Bill Easton restores & shows antique cars
Antique car buff John William "Bill" Easton has always had a thing for old cars. In 1960, he'd had his eye on a 1933 Franklin Olympic that he had seen down in Washington, D.C. that year. Some soldiers had left it at a garage there and never came back for it. Easton knew the garage owners.
His wife Mary Easton bought the car for him as a Christmas present. It was his first antique vehicle. The car had been painted with roof tar and it took some work for him to restore it. The car was purchased for $250, said Easton.
Since Easton retired in 1960, he's tried to restore a new antique car every year. He has ridden in many area parades, often joined by his wife, and has also participated in regional antique car club shows and competitions.
Easton recently put together a display of his award plaques that his antique cars have won from 1961 to the present. Many are first place honors. Easton, who is 80 years old and who is from Berkeley Springs, has about 30 more awards to put on another display panel. The older plaques are brass.
Mountain State Cruiser
Easton is one of the original members of the Mountain State Cruisers and was their treasurer when they started 15 to 16 years ago. He has also been a member of the Mason-Dixon Car Club in Hagerstown and a charter member of the Antique Automobile Club of America. (AACA)
His antique car show awards display has numerous colorful plaques from places such as the AACA Annual Antique Car Show, the Annual Apple Blossom Meet, the Berkeley Springs Dairy Queen's Saturday Night Cruise-ins, the Hancock Father's Day Show, the Fulton County Fair, the Shenandoah Caverns, Virginia Charter Tour, the Mason-Dixon Region AACA Meet in Hagerstown and the Mountain State Apple Harvest Festival.
Easton, also known as John, Willie or Willie-Bill, worked for Kirk-Ford in Hancock for 13 years. He also was employed with Compton's Trucking for nine years. Easton now works part-time at Helsley-Johnson Funeral Home.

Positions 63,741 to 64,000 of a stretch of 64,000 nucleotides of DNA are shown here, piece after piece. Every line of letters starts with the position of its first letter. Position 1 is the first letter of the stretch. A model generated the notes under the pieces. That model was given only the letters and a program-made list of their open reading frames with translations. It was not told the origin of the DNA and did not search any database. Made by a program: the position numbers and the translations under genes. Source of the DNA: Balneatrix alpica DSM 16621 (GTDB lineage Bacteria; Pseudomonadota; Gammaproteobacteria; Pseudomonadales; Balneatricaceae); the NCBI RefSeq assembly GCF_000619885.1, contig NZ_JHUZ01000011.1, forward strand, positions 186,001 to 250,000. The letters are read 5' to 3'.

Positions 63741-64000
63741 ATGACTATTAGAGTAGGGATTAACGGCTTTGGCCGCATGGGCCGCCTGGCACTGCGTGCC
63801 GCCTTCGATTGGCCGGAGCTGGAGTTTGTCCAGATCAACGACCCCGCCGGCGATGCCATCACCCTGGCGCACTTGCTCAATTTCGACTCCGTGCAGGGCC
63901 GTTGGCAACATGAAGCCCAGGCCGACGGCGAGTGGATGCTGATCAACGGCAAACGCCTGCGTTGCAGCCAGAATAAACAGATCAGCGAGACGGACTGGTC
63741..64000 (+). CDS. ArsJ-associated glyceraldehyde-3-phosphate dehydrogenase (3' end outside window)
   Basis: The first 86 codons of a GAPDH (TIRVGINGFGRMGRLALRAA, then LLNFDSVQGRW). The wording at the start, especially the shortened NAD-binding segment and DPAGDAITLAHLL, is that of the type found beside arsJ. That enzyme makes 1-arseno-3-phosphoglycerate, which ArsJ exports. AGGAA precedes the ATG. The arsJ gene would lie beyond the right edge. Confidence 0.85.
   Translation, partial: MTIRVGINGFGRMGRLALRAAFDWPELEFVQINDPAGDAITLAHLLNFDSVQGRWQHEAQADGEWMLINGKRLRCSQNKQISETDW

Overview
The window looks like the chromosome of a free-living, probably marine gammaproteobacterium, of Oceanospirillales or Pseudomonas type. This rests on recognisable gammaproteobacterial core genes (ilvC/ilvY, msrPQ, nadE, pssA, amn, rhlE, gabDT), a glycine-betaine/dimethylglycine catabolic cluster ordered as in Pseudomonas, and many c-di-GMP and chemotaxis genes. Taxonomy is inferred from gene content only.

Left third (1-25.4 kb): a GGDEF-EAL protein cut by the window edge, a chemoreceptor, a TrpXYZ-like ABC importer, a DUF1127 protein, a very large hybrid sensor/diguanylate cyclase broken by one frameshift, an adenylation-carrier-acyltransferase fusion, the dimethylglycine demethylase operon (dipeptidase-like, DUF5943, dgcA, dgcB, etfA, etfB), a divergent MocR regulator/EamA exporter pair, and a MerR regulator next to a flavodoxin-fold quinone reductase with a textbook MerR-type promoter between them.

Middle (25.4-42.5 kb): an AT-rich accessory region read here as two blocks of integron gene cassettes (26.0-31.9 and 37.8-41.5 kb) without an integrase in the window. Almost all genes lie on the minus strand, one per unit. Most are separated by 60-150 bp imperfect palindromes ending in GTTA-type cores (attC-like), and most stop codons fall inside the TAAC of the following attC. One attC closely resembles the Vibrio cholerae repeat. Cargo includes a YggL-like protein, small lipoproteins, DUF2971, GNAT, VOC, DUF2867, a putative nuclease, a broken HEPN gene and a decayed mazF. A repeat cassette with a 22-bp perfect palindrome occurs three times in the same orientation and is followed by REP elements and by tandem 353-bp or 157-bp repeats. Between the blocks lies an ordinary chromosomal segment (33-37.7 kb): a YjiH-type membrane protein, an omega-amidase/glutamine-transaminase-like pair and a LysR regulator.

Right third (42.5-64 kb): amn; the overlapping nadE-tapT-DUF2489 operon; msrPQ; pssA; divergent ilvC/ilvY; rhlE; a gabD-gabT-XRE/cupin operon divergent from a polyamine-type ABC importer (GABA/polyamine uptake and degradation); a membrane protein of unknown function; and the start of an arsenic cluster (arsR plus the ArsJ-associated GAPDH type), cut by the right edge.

Easton has been a member of the Junior Order of the Moose Lodge #117 in Berkeley Springs for about 37 years and was 1995-1996 state counselor for the lodge. The local Moose lodge is the largest in West Virginia with 200 some members, said Easton.
Easton bought his prized 1957 Ford Thunderbird from Kirk-Ford about five or six years ago when they went out of business. The car dealership had owned the antique car for 36 years and ran it in parades, said Easton. He's the third owner of the Thunderbird. A lady had brought the Thunderbird to Kirk-Ford to trade it in, he said.
Restored over 30 antique cars
Of the more than 30 antique cars that Easton has bought and restored, he's had three Mustangs and one convertible. Easton did a 1935 Chevrolet for a Virginia man and also restored a 1940 Chevrolet four-door for a former mayor of Hancock.
A 1951 Chrysler Saratoga had 1742 miles on it when Easton got it and 2271 miles on it when it was sold, he said. He had to put all the brakes and some of the chrome on it during the car restoration. It was considered priceless in 1951 because it had a Hemmings V8 motor in it, said Easton.
His favorite car was a 1965 Mustang that was black with a white top. It had a high-performance motor.
"It was a nice car," he said.
Easton has sold antique cars that he has restored all over the world. A 1958 Cadillac that he renovated went to Holland. A 1962 Ford Fairlane four-door sedan and a 1960 Cadillac that Easton worked on went to Sweden.
When restoring antique cars, you may get by without having to redo the whole vehicle, said Easton. A lot of times you're replacing valves, seals, the fuel pump, the water pump, hoses, the exhaust and more. On some cars, Easton is lucky to break even. It's a labor of love and one that's mostly a moneymaker now.
Easton likes riding in area parades and was entered in the recent Paw Paw Memorial Day weekend parade. He's done the Winchester, Hancock and Paw Paw parades every year as well as the Apple Butter Parade, the Hagerstown Halloween parade and others.
Easton told of having an old Franklin in the Martinsburg parade once.
"It quit on the way home," he said.
His grandson Gary William "G.J." Easton Jr. also has an interest in antique cars. His grandson drove one of his cars in the Apple Butter Parade during a visit from Senator Jay Rockefeller. Easton's granddaughter Kim Olson used to sometimes ride with him in parades when she was a child.
Also restores antique tractors
Besides restoring antique cars, Easton has done a couple of antique tractors. He had an antique Ford tractor for nearly 10 years that he used to mow the fields in back of his home. His wife got him an antique Ferguson tractor. He said he had to run all over the country with a friend to find parts for it.
Easton has had good times with his antique car pastime. He and a couple of friends went to Hershey, Pennsylvania every year for 25 years to sell antique car parts. They had a camping trailer and stayed from Tuesday to Saturday, he said.
Easton has enjoyed riding his antique cars in parades and being in car show events. The Mountain State Cruisers hold their car shows in downtown Berkeley Springs from May until September or so, said Easton. They hold 50/50 raffles every Friday night to benefit a local cause such as a kid's cancer trip or someone who is ill, he said.
"You meet a lot of nice people at these places," he said of the antique car shows.